Travel raises questions!
A Cantankerous Old Coot is inclined to be set in his ways. It’s not exactly a job requirement. It just seems to work out that way. Maybe it’s the number of miles on the odometer that makes you finally decide that what you are used to is what needs to happen. Maybe the mind gets rigid and fixated over time. Maybe it’s a personality disorder. I can’t explain. All I can say is that somewhere along the line I decided that some things are right and others are not and that I’m not the one that needs to change.
I never gave it much thought but lately I pretty much knew the way things ought to go, what ought to happen and how I like things to be. I have been around the block. All the years invested in life have left me feeling pretty comfortable that I have life all figured out. No need now to make any changes or consider alternatives. But then I had to complicate things and travel to a foreign country.
Those foreign countries are different.
Let’s face it. Foreign countries are like a box of chocolates. You never know what you will find. To start off, foreign countries are full of foreigners and foreigners have odd behaviors, odd systems and as the icing on the cake, most of them speak a foreign language even though they may call it English. I’ve just returned from Italy where they do speak a foreign language and I have to say that if a country has to speak a foreign language, Italian seems like a pretty good choice. It is lyrical to listen to, has lots of cognates and many Italians know enough English to get you by with basic needs. Besides, Italians seem to like people and want to help. Language was an obstacle but not a problem. Nothing odd at all about foreigners speaking a foreign language. I can live with people speaking Italian.
It’s their priorities!
What shook this Coot up was some other odd things Italians do. They don’t think that commercial activity is all important. They shut down at noon and don’t open up until after 3:00. They throw away three hours of good selling time. What a waste. In America, we pretty much expect a store to be open all the time, even 24 hours. Nothing odd about that. After all the customer is always right and so whenever the customer wants to buy something, the store should be open to sell it. It makes perfect sense. Italians, however, see it differently.
Don’t mess lunch!
They like their lunch hour- or three. The stores open at a reasonable time- say 9:00 in the morning and then stay open until noon when they close for lunch. Lunch can be until 3:00 or 3:30 and then they open again until 6:00 when it’s time to get ready for dinner. They don’t actually eat until 8:00 but they have to get ready. There is a definite sense of priorities here and it is not selling that last damn widget.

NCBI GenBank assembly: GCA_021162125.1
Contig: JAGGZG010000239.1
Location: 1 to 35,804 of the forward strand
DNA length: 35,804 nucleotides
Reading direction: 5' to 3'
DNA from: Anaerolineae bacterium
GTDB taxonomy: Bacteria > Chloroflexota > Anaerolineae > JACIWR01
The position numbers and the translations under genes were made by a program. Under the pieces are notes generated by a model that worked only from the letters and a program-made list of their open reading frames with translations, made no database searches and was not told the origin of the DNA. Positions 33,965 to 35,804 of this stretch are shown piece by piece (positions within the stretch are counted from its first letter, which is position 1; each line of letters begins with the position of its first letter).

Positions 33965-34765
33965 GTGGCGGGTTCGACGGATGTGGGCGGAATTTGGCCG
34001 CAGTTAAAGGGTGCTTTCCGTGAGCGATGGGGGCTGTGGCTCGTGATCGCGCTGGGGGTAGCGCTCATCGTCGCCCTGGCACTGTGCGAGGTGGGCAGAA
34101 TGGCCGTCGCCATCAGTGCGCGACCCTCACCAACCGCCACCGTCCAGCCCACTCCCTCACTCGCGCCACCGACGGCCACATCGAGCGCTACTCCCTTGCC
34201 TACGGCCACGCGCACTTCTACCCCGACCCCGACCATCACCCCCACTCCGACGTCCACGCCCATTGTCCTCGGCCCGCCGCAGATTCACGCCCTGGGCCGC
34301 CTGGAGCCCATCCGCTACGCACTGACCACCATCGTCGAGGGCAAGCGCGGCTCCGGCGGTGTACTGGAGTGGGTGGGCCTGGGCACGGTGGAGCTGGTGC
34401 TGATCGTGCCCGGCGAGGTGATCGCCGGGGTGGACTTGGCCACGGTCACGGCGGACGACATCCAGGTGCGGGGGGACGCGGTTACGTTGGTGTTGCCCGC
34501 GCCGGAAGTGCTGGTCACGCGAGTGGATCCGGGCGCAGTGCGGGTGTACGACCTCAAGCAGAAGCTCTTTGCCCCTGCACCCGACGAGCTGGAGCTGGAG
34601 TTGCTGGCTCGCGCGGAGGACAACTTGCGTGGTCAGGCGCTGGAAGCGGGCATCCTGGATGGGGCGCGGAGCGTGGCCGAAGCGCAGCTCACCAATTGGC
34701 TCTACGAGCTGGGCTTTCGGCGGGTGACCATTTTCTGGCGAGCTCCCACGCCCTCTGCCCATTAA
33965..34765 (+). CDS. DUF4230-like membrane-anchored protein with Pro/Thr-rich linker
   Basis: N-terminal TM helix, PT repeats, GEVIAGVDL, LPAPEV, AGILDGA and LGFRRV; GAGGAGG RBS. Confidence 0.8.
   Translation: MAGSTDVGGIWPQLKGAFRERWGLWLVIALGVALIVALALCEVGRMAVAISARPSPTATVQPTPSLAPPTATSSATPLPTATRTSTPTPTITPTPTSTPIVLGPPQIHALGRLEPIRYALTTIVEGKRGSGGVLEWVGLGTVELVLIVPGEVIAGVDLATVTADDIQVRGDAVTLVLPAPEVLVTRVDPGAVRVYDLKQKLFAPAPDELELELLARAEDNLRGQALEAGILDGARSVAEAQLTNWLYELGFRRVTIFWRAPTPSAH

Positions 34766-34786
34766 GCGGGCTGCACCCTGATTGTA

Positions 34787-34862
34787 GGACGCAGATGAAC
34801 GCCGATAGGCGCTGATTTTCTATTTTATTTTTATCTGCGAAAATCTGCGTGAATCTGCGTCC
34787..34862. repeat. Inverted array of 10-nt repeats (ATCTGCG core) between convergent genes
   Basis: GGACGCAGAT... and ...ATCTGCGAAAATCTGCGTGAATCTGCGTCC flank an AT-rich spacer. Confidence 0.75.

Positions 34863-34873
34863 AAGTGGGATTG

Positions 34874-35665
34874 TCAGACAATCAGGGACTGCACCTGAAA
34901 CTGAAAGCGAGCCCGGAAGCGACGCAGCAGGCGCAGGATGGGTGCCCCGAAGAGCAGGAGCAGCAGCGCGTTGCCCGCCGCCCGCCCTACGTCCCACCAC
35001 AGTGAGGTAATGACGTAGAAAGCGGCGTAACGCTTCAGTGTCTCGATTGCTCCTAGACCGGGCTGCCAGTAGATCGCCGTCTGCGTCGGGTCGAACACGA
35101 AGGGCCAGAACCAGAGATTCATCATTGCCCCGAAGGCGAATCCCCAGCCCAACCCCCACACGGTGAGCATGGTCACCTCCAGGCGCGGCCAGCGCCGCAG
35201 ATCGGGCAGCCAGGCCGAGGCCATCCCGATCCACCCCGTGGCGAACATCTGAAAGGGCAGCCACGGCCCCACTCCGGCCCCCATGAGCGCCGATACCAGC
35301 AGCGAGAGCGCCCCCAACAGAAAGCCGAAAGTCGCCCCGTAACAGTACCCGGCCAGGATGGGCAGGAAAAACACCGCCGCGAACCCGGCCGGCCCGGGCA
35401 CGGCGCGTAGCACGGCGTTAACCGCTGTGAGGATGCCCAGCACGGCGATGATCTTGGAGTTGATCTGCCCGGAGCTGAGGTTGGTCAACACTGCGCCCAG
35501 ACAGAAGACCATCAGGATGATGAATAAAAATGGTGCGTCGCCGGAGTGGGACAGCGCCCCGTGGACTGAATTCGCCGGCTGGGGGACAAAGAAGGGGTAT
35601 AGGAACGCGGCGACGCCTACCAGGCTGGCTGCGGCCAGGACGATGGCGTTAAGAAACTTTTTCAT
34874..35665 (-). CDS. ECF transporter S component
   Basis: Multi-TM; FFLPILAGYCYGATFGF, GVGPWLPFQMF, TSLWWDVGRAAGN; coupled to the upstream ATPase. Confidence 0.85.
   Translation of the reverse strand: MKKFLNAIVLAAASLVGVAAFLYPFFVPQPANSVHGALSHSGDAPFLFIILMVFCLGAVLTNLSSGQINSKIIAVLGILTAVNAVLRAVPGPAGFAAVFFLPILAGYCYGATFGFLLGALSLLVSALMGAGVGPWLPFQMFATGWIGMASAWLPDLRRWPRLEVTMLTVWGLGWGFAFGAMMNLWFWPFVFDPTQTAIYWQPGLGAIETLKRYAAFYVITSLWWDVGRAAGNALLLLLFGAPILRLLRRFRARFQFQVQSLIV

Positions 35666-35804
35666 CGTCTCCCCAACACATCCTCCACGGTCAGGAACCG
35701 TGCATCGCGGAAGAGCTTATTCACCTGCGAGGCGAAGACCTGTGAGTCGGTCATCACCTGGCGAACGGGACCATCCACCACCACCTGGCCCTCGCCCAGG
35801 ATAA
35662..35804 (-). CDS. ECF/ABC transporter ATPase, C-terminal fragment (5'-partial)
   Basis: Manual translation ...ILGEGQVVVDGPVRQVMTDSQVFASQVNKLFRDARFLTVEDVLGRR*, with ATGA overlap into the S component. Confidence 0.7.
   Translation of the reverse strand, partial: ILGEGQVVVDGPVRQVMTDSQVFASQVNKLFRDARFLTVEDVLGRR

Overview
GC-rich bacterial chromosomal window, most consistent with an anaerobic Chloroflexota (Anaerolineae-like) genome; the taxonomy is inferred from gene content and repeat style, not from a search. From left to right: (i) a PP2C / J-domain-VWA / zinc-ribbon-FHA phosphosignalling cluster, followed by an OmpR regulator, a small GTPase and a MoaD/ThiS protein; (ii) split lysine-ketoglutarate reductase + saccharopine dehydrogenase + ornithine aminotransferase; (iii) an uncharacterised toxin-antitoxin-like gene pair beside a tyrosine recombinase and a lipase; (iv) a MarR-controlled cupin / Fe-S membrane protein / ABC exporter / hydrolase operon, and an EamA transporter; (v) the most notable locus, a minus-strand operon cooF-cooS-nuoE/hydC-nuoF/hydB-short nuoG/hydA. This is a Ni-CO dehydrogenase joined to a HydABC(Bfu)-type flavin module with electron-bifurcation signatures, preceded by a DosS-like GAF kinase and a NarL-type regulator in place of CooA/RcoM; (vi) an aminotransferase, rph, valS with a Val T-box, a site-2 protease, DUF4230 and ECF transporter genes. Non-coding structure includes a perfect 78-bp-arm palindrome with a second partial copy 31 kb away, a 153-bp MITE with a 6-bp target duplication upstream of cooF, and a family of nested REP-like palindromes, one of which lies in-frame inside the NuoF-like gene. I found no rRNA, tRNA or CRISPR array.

It looks odd at first.
To a tourist fresh off the plane, this whole commercial schedule seems lunatic. We can’t imagine setting up a business for the convenience of the store owner and not the customer. We can’t figure out what to do in that empty time slot when the store is closed. It is maddening to throw away good hours in the middle of the day when money could change hands, profits could be made and people could be working. To an American, the waste of time and resources is appalling. No wonder Italy is not a world power. It’s very odd, at least until you stay in Italy for a while..
Somewhere about the fifth day in Italy, a seismic shift happens. The world starts to look different. You begin to tell yourself, “What’s the hurry?” All the rushing around seeing things, the frantic urgency of checking items off the list begins to raise questions. What is the point of pushing yourself to fatigue and dealing daily with sore muscles and aching bones when you can kick back and enjoy life. After all, this is a vacation and not a work assignment. There is nobody to please except yourself.
Oddly, it stopped seeming odd.
I soon discovered that there was nothing I needed to buy during those three hours. If I don’t manage to buy it later, I’ll figure out something else to use. I can make do or just do without. No need to rush my digestion or move away from the sunny campo. I might even take a nap. By this time, it was hard to remember what was so important anyway or where I put my list. Italians may not get much done but they sure have a good time not doing it.
So back in the states trying to make sense of my time in Italy and put my life back in order, I’m struggling to regain my old priorities. I still know that a country like Italy is odd with its emphasis on personal time and the joys of a leisurely lunch and I’m not about to change my opinion. After 70 years, that old American drive is there to stay. I do admit to wavering some about which lifestyle is better. Somehow, it seems to me that an unbiased appraisal might suggest that the American way is not the best after all but I’m not going there. It’s nearly noon and I can think about it over a glass of wine or two after I eat lunch.